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neumu
Tuesday, September 16, 2014 
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South
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From Here On In
Mo' Wax/Kinetic Records
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By now I really should know better than to believe the hype machine that is the British music press, yet I still seem to be regularly suckered into buying a heavily promoted album that just doesn't deliver the goods. A case in point is From Here On In, the debut from English band South, three lads who, based on the wide variety of influences they show across these 16 tracks, must have some pretty diverse record collections (from Nick Drake to the Stone Roses to the latest mainstream electronic releases).

South initially made news as the first "rock" act to sign to James Lavelle's Mo' Wax label, better known as a haven for DJs than for guitar players. A number of limited-edition vinyl-only singles garnered ecstatic praise, including some from the late Melody Maker. which commanded that we "Buy all their records forever," and the NME, which enthused about the band's "raw guitar loveliness and savvy beatmanship." Mo' Wax does seem an appropriate home: the cut-and-paste approach of modern DJs is evident throughout From Here On In, which ranges from acoustic folk to funky instrumental jams to the occasional full-on psychedelic freakout — sometimes in the course of a single song.

The album starts well with the brief instrumental "Broken Head I" emerging through layers of keyboards, drums, and a bit of bass before a sampled announcer's voice intones "It's a disenchanted, restless, insecure generation continually searching for new kicks." With that, the tasty single "Paint the Silence" begins via a heartily strummed acoustic guitar and singer Joel Cadbury's rather thin, very English voice, echoing predecessors like Stone Roses' singer Ian Brown and Oasis' Liam Gallagher. Heavy drums, pulsing synths, bits of piano, a thick bass line and a repetitious guitar riff on the chorus make this the album's high point — wisely placed up front.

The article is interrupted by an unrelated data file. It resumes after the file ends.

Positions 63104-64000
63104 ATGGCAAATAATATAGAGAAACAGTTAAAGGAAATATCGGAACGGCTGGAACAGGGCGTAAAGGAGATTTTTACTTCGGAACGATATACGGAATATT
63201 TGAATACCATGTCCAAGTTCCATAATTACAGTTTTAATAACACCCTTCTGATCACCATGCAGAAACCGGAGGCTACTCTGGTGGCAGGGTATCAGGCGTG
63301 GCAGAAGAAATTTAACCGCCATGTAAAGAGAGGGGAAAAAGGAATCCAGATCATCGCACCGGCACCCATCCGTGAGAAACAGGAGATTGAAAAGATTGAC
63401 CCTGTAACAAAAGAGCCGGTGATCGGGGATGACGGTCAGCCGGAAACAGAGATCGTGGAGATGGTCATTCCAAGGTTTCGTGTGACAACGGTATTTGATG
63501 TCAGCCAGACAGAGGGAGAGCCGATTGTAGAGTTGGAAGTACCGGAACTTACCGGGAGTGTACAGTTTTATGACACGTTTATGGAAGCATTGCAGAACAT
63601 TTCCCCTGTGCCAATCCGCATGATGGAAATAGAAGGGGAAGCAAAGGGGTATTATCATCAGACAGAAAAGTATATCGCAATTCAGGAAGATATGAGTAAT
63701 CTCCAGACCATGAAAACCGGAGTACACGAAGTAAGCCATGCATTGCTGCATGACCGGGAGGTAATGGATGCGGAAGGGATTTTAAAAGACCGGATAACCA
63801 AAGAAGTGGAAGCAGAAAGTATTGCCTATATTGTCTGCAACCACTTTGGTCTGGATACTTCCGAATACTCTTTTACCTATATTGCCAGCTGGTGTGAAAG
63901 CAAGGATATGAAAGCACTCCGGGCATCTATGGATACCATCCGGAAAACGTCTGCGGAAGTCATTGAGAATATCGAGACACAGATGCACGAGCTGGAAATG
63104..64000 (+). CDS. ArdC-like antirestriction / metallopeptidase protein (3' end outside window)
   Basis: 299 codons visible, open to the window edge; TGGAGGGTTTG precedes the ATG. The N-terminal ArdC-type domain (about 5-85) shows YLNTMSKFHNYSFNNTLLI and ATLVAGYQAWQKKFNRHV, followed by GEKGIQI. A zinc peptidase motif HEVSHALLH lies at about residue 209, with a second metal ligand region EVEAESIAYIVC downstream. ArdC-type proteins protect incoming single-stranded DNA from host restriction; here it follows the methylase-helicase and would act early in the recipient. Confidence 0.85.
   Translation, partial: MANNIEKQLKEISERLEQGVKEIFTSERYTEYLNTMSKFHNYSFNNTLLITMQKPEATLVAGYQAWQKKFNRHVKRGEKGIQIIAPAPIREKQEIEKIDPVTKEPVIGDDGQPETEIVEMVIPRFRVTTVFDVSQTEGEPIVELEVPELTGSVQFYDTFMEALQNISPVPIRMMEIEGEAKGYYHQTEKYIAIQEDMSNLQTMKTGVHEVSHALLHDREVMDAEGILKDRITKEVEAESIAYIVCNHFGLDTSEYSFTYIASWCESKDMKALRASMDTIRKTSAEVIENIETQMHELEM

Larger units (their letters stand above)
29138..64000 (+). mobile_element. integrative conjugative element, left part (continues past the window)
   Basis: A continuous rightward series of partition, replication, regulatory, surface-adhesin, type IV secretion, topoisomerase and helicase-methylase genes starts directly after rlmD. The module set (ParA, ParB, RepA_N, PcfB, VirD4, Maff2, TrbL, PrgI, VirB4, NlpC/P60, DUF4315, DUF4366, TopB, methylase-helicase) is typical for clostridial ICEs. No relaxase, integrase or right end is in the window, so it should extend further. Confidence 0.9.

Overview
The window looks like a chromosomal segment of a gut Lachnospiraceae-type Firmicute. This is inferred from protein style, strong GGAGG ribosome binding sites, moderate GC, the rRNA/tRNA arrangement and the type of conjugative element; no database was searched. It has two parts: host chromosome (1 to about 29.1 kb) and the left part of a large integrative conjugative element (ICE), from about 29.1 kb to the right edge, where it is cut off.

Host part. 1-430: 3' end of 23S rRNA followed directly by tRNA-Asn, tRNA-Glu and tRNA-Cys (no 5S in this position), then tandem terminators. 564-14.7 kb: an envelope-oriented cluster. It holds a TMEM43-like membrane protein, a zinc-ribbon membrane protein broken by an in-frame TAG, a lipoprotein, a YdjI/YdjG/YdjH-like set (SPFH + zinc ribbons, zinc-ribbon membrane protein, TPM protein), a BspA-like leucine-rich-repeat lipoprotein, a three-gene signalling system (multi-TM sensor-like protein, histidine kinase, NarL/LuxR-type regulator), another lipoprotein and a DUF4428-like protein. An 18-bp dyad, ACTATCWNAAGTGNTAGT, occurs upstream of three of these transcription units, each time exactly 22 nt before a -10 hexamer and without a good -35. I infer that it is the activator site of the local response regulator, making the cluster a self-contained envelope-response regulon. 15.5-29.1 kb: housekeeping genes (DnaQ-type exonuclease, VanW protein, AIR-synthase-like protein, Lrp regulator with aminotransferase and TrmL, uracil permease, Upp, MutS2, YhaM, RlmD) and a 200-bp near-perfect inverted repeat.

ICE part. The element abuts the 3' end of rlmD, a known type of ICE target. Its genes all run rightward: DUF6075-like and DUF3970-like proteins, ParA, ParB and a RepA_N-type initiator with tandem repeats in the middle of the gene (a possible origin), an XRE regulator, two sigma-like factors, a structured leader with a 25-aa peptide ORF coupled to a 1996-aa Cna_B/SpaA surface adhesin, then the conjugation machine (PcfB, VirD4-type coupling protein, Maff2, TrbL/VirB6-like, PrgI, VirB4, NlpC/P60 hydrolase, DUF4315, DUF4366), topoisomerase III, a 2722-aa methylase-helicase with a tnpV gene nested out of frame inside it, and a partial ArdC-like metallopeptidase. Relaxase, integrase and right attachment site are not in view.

From there South tread through a few valleys, beginning with the very retro-sounding "Keep Close," the mildly menacing, slide-heavy "I Know What You're Like," and the instrumental "All in for Nothing (Reprise)." (This last track appears in an improved form with vocals later on the disc, curiously flipping the conventional notion of what a reprise is.) South then hit one of the album's peaks, "Here On In," a mellow, folksy track that makes good use of organ, a flute sound, and a female vocalist.

From Here On In rises and descends in both tempos and tunefulness, from ambitious, wanna-be rock epics like "Run on Time" and "Sight of Me" to some fairly moving ballads, such as "By the Time You Catch Your Heart," "Live Between the Lines (Back Again)," and "Too Much Too Soon." Fifteen cuts in comes "All in for Nothing," the song that most successfully blends South's passion for acoustic guitars, mechanical rhythms and icy synthesizers.

I had high hopes for South, but repeated listens have revealed few hummable melodies, and no memorable lyrics outside of the occasional chorus. There's an intriguing contradiction at work with this record; while South often have trouble sticking to a consistent musical idea for the space of a single track, the album ultimately clocks in at well over an hour, leaving the listener ultimately feeling as fidgety as the band is. In the future the restless, insecure South-men may perhaps harness their broad tastes into a more cogent sound, but From Here On In finds them a well-produced but overly expansive mess.


by Steve Gozdecki




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